I requested items with shelf life. Among all the goodies that my friend Carrie sent me from several states over was an apocalypse-proof carton of rosemary potato chowder. I intended to eat it last night, but then I thought, "You know what would be great? Wait and get some little gold potatoes at the store and it will last longer."
And so I did. But while I was at the store, I thought, "You know what else would be great? Celery and some cooking wine, since there's also a little onion and cloves of garlic just beckoning on the counter at home." And when I arrived home, and pup had her treats and my yellow apron was tied on (the one for cooking, not metalsmithing), I took out my good knives that I hand wash and chopped everything up, with only a few tears from the onions. Then the leftover milk that never went into hot chocolate shared its bounty, alongside a splash of heavy cream, real butter, ground pepper and sea salt.
So before long there was a large bubbling pot of what in stories they call "stone soup" sitting on my stove in a shiny stockpot with the most delicious aroma filling the room and lifting my soul, and the spirit of Julia Child beaming down at all the butter and heavy cream and well-kept knives. And pup on her ottoman, upside down, snoring next to her Mr. Crab toy with his woeful eyes.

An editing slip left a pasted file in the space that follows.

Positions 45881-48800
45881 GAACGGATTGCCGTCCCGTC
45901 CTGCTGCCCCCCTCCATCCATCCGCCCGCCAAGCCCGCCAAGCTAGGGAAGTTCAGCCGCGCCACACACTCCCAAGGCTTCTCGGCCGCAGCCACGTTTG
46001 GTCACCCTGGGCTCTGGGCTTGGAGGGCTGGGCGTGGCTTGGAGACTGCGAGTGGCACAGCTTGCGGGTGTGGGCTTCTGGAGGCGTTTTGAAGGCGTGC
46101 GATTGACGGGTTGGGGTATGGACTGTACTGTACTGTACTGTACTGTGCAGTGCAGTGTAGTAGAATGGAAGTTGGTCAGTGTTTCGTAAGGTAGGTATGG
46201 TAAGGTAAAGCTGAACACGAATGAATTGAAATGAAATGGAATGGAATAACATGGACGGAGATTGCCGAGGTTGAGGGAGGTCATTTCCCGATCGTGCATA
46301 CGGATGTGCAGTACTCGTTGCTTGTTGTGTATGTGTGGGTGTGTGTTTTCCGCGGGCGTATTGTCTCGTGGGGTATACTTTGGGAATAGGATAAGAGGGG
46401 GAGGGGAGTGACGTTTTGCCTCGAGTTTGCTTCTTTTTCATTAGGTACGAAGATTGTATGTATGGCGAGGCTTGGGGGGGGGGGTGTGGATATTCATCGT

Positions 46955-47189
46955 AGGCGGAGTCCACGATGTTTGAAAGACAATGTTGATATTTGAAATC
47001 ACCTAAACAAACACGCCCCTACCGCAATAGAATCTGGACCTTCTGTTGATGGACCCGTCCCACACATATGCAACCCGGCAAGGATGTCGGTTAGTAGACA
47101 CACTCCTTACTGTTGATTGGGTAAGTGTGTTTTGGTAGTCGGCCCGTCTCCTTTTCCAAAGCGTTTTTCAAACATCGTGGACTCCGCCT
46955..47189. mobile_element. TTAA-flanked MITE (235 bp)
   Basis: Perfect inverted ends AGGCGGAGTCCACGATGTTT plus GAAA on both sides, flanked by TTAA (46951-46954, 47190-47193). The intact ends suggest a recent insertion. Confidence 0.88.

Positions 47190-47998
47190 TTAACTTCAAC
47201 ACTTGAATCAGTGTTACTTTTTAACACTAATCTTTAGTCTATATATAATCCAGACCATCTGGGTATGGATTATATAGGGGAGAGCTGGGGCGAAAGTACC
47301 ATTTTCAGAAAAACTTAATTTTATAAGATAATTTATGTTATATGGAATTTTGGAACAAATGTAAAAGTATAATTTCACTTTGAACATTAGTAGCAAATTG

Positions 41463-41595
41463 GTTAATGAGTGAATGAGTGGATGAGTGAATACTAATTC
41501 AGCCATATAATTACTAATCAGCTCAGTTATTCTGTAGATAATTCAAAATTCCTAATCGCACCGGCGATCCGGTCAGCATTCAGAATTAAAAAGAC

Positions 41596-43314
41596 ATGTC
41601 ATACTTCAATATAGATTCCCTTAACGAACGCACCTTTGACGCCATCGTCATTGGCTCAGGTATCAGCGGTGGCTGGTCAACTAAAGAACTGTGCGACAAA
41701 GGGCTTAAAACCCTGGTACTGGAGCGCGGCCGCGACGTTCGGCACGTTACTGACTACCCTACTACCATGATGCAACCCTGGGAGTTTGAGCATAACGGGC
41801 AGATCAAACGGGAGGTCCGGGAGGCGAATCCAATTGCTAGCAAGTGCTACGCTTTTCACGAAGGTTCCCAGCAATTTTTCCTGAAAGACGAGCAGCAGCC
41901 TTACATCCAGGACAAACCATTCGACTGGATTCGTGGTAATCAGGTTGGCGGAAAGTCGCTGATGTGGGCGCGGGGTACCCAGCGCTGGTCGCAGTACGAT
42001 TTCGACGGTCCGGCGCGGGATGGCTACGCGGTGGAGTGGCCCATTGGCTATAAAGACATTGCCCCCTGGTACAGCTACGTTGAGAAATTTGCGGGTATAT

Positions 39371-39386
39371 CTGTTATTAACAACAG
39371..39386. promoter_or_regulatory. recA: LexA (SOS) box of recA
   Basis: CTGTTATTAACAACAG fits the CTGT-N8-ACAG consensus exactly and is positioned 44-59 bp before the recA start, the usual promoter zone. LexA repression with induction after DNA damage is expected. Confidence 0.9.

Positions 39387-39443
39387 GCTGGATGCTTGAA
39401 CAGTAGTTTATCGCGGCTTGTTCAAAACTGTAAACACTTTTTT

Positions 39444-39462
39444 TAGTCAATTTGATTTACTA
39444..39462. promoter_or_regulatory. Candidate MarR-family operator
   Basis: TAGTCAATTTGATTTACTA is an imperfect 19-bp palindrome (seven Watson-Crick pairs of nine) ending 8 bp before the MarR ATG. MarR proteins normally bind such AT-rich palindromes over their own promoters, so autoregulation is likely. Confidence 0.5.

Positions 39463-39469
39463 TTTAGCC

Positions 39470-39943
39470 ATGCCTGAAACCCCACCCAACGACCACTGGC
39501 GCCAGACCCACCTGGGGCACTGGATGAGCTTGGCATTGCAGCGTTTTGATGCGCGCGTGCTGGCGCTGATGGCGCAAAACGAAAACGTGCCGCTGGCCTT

I'm coughing a lot less than last Saturday. Or the six miserable Saturdays before that. Coughing much less so than recently when two different doctors wanted to hospitalize me. Or the afternoons that my friend Niurys brought me homemade soup and served it with a smile that would open the gates of heaven.
While the rosemary potato chowder cooked, I called my elderly aunt in Texas, just diagnosed with Stage 3 cancer. “Hell’s bells, my dear, but it’s tough getting old,” she said. She’s being so positive and cheerful, with not an ounce of self pity. Despite her cancer and new lung embolism and a fresh surgery scar down her belly plus more medications than she can count, she remains looking at the glass of life as half full to brimming over, giving more weight to her blessings than her troubles.
So I count my blessings. And I ladle soup into my dish.
Cat Williams is a metalsmith and enamelist, specializing in art jewelry. She lives in Charlotte, NC, with her rescue dog. Visit her at dizzycat.com.